Greg Hartle is re-learning the hard way what it means to be an entrepreneur. A successful small businessman with a decade of experience, he set out this past winter to visit all 50 states, to interview 501 entrepreneurs from across the country and, at the same time,to reinvent his life from scratch. On January 5th, he left a friend’s home in Seattle, having given away his home, cars, and possessions and with just a laptop, $10 in cash and a backpack with a few changes of clothing. His goal was to build a new life – one introduction, one small business opportunity, and one person at a time; by using the skills he had learned in his ‘old’ life, he would start a new one and see where opportunity took him next. Greg blogs about his experiences and posts the interviews he is conducting with entrepreneurs on his own site, “10 Dollars and a Laptop.”
I met Greg when he visited Chicago last month and was blown away by his judgement, his courage, and his perseverance. Greg was making his own opportunities as he was moving across the country, leveraging the people he met, developing new skills as he traveled, gathering assets which he could use, and defining for himself the next step almost minute-by-minute. As I thought about Greg and his journey, I realized that those are the core elements of what makes an entrepreneur and, in many ways, it is the mix of those elements that can determine success or failure for so many of us.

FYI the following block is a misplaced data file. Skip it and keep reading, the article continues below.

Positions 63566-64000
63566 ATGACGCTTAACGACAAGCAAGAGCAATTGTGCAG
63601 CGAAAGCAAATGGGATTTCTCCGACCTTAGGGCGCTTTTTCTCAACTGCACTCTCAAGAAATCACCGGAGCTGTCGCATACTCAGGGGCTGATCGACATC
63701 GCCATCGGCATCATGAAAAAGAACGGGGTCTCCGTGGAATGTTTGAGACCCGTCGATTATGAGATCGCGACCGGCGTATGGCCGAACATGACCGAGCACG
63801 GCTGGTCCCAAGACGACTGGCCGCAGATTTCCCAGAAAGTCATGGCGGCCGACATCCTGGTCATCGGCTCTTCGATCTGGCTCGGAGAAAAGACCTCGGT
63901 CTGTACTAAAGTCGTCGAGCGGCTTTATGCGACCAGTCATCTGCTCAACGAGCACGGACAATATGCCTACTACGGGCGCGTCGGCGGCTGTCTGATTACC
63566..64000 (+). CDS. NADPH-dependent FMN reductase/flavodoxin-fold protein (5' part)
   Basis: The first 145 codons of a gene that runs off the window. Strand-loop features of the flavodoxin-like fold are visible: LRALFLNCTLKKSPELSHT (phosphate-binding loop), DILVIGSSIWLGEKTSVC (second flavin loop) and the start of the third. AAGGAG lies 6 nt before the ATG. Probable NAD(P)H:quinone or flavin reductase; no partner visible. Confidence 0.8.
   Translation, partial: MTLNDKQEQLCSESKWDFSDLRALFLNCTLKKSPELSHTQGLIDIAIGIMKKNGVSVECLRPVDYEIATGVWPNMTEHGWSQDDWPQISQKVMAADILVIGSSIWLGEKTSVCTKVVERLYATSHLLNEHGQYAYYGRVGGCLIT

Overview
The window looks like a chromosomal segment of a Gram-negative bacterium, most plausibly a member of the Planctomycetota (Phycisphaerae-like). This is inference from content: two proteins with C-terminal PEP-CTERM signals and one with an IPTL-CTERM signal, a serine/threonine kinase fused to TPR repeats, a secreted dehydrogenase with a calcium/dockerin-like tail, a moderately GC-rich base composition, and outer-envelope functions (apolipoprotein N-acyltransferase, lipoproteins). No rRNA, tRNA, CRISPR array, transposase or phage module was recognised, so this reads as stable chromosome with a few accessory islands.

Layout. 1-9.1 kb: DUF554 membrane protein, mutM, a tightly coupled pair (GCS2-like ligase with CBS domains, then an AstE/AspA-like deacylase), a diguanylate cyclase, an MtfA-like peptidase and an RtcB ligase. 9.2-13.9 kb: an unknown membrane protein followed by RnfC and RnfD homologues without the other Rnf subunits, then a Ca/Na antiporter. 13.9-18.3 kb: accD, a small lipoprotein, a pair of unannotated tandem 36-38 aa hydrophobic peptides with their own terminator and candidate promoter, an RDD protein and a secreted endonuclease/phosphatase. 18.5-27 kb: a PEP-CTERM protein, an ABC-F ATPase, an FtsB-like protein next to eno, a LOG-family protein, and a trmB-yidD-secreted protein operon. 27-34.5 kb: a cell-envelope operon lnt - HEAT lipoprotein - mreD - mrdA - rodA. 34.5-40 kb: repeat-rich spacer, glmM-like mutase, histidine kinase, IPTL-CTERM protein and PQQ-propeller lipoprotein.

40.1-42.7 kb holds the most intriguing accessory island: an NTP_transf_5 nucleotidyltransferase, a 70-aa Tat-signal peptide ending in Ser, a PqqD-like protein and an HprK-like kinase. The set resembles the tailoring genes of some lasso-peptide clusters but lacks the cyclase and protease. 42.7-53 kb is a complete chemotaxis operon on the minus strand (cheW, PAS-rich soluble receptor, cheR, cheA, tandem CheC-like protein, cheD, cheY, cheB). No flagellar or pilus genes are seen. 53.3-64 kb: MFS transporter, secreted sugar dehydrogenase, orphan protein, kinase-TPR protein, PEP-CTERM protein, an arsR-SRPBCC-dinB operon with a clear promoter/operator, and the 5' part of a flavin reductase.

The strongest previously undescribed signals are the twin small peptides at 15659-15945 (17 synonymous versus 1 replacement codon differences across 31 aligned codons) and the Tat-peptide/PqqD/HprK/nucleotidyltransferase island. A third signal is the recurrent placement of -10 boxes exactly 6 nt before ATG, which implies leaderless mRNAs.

I asked Greg if he would mind sharing some thoughts on his own adventure with us and sent him some questions which he kindly answered in an email from Long Island this past week.
Whatever led you to start this “venture?” How did the idea come about?
Over the last three years many people who are going through a significant personal and economic transition in their life have come to me asking advice on how I was able to rebuild my life after overcoming a devastating illness that caused the loss of my business, home, and life savings. Rather than simply tell them how I did it, I thought I would show them how I would do it now. In November of 2010 the idea popped into my head and the idea was offically born. Over the next two months I donated everything I owned, flew to Seattle, and launched the experiment on January 5, 2011.
How will you define success?
I define success of the project in two forms. For me: traveling through all 50 states, interviewing 501 entrepreneurs, and launching at least one successful business. For the world: Inspiring as many aspiring entrepreneurs as possible to act on their idea(s).
What are the top three skills you need to execute successfully?
1) Creative Adaptation. The ability to be open to learning something new every day and NOT pulling forward my beliefs about what is or isn’t possible from my previous life experiences.
2) Social Integration. The ability to communicate both online & offline with people and quickly move those conversations to either platform.
3) Inspired Action. The ability to inspire others to move from inspired into action.
How do you find people to meet or network with?
Social networks such as Twitter, Craigslist, Couchsurfing, and Meetup. I also go to every in-person business/entrepreneur/technology networking event I can attend. I now have a network of over 350 people that I’ve directly interacted with since I began this experiment.
Describe a typical ’10 Dollars and a Laptop’ day.